By allowing ads to appear on this site, you support the local businesses who, in turn, support great journalism.
Cold-shooting Jayhawks fall in Elite Eight
Taylor jumper
Tyshawn Taylor of Kansas puts up a shot in the lane against Virginia Commonwealth during the Southwest Regional final on Sunday afternoon in San Antonio. The top-seeded Jayhawks were upset, 71-61. - photo by The Associated Press

SAN ANTONIO (AP) — Move over, Butler. Virginia Commonwealth is crashing the Final Four.

The 11th-seeded Rams, who didn't even bother to watch the NCAA tournament selection show, are heading to Houston, and final No. 1 seed Kansas is heading home after a spectacular collapse.

Jamie Skeen scored 26 points as the Rams delivered the biggest upset of the NCAA tournament, shocking the Jayhawks 71-61 on Sunday to become just the third 11th seed to ever make the Final Four.

So doubtful were the Rams of even making the tournament that they watched the Cartoon Network and went out for fast food instead of watching the reveal of the tournament field two weeks ago. Now, they're Houston-bound after an incredible takedown of the last No. 1 seed.

"Those people (the doubters) don't matter," VCU coach Shaka Smart said. "The only people that matter is the 14 guys on our team, and they never stopped believing."

One of those doubters was one of Kansas' vaunted Morris twins — Marcus or Markieff.

During a captains meeting with officials before tipoff, VCU guard Joey Rodriguez said one of the brothers offered him some parting words: "The run ends here."

"We'll see," Rodriguez shot back.

The Jayhawks saw all right.

VCU players, hoisting their Southwest regional champion trophy, poured into the temporary bleachers where VCU's outnumbered fans sat in an Alamodome that was otherwise colored in Kansas blue and white.

As the final seconds ticked down, Skeen heaved the ball from the free throw line and into the stands behind the opposite backboard. His teammates on the bench, who had spent the final minutes with locked arms to hold each other back, finally spilled out onto the court.

Kansas players walked slowly off the court. Several, including Markieff Morris, cried.

"We got beat by a team that was definitely better today," Kansas coach Bill Self said. "They were faster. They were good."

It's George Mason all over again, and VCU had an even tougher Final Four path than their tiny conference brethren in 2006.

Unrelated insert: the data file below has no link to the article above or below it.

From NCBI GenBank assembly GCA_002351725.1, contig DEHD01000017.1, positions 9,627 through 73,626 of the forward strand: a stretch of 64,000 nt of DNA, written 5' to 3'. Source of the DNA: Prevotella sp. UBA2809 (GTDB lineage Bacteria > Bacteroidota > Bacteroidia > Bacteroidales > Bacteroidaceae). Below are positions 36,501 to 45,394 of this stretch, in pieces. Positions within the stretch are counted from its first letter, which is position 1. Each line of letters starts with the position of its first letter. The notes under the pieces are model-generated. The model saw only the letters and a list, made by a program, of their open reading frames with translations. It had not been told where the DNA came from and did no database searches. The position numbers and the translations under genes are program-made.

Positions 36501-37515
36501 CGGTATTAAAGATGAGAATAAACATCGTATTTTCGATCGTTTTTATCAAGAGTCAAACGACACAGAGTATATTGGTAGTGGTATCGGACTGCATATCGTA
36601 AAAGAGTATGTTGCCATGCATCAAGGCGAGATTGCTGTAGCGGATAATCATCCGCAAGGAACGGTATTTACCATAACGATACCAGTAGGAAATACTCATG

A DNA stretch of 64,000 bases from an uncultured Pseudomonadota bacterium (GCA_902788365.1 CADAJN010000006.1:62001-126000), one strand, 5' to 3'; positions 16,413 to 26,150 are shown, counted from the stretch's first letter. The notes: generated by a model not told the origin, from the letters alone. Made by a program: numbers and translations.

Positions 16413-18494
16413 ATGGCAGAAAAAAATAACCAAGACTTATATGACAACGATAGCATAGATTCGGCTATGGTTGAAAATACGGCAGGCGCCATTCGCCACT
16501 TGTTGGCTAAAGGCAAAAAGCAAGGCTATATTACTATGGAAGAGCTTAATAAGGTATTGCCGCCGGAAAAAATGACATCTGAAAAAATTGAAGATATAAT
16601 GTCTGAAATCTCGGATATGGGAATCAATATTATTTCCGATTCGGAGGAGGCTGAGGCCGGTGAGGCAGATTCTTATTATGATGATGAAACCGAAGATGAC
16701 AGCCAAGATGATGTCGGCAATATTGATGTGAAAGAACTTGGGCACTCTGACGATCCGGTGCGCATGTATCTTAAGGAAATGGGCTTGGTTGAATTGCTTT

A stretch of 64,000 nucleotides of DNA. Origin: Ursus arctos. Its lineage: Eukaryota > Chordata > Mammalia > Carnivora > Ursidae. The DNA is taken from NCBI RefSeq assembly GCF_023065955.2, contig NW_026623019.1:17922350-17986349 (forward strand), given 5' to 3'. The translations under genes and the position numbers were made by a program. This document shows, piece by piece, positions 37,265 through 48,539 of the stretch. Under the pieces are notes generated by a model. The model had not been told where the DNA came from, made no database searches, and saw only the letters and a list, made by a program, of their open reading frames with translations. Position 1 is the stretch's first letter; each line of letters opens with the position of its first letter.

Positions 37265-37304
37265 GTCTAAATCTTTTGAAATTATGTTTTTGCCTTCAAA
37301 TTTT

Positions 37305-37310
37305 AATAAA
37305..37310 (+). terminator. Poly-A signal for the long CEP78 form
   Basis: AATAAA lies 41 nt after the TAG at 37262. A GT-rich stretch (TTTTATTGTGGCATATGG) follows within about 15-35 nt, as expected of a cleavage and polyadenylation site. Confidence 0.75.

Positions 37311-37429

The Rams needed five wins to go from First Four to Final Four. Along the way, they toppled the Pac-10's Southern California, the Big East's Georgetown, the Big 10's Purdue, the ACC's Florida State and now the Big 12's Kansas.

They'll pick on someone their own size next: Butler.

The Jayhawks? All they did was bully smaller teams to get this far. Kansas never apologized for coasting through a favorable bracket that served up schools seeded 16th (Boston University), ninth (Illinois) and 12th (Richmond).

None of those games tested the Jayhawks, who had been ranked No. 1 this season and had won 11 in row. Then VCU came out and showed it wasn't just another pushover.

Delete - Merge UpThe Jayhawks spent the first half not knowing what hit them.

Kansas (36-3) hadn't trailed by more than two points the entire tournament. With five minutes left in the first half, the Jayhawks trailed by 17.

Marcus Morris had 20 points and 16 rebounds, and his brother had 13 and 12. They played in disbelief as VCU, which ousted Florida State on 3-pointers on Friday night, used the long ball to bury the Jayhawks early this time.

The Rams hit 9 of their 12 3-pointers in the first half. Kansas trailed 41-27 at halftime and closed the lead to 46-44 with 13:11 left, but a 10-2 VCU run put the Jayhawks right back where they started.

VCU coach Shaka Smart, the 33-year-old whose enigmatic personality has made him a breakout star this tournament, was so animated shuffling in front of his bench that officials shooed him back. Another official later served Smart his first technical all season.

VCU (28-11) is the third 11th seed to ever crack the Final Four. The last was George Mason in 2006, when that Colonial Athletic Association school stunned Connecticut in its regional final. LSU made it in 1986.

That upset guaranteed a Final Four without a No. 1 seed.

Ohio State, Pittsburgh and Duke didn't even last to the regional finals. Two traditional basketball powers, Arizona and Kentucky, and defending runner-up Butler took care of that.

Virginia Commonwealth 71, Kansas 61

VCU (28-11)

Haley 1-2 0-0 2, Skeen 6-17 10-12 26, Rodriguez 2-8 3-4 9, Burgess 3-5 1-2 9, Nixon 1-6 1-2 3, Brandenberg 0-1 0-0 0, Veal 2-4 2-2 6, Rozzell 4-8 0-0 12, Reddic 1-1 0-0 2, Theus 1-1 0-0 2. Totals 21-53 17-22 71.

KANSAS (35-3)

Mark. Morris 5-12 2-4 13, Taylor 6-9 2-5 14, Morningstar 1-7 0-0 2, Reed 1-9 6-8 9, Marc. Morris 8-19 4-8 20, Robinson 0-0 0-1 0, Johnson 0-0 1-2 1, Little 0-1 0-0 0, Selby 1-5 0-0 2. Totals 22-62 15-28 61.

Halftime—VCU 41, Kansas 27. Threee-point goals—VCU 12-25 (Skeen 4-7, Rozzell 4-7, Burgess 2-3, Rodriguez 2-6, Nixon 0-1, Brandenberg 0-1), Kansas 2-21 (Mark. Morris 1-2, Reed 1-7, Little 0-1, Taylor 0-2, Selby 0-3, Marc. Morris 0-3, Morningstar 0-3). Fouled Out—None. Rebounds—VCU 35 (Skeen 10), Kansas 45 (Marc. Morris 16). Assists—VCU 14 (Rodriguez 5), Kansas 10 (Morningstar, Taylor 3). Total Fouls—VCU 18, Kansas 20. Technical—VCU coach Smart. A—14,299.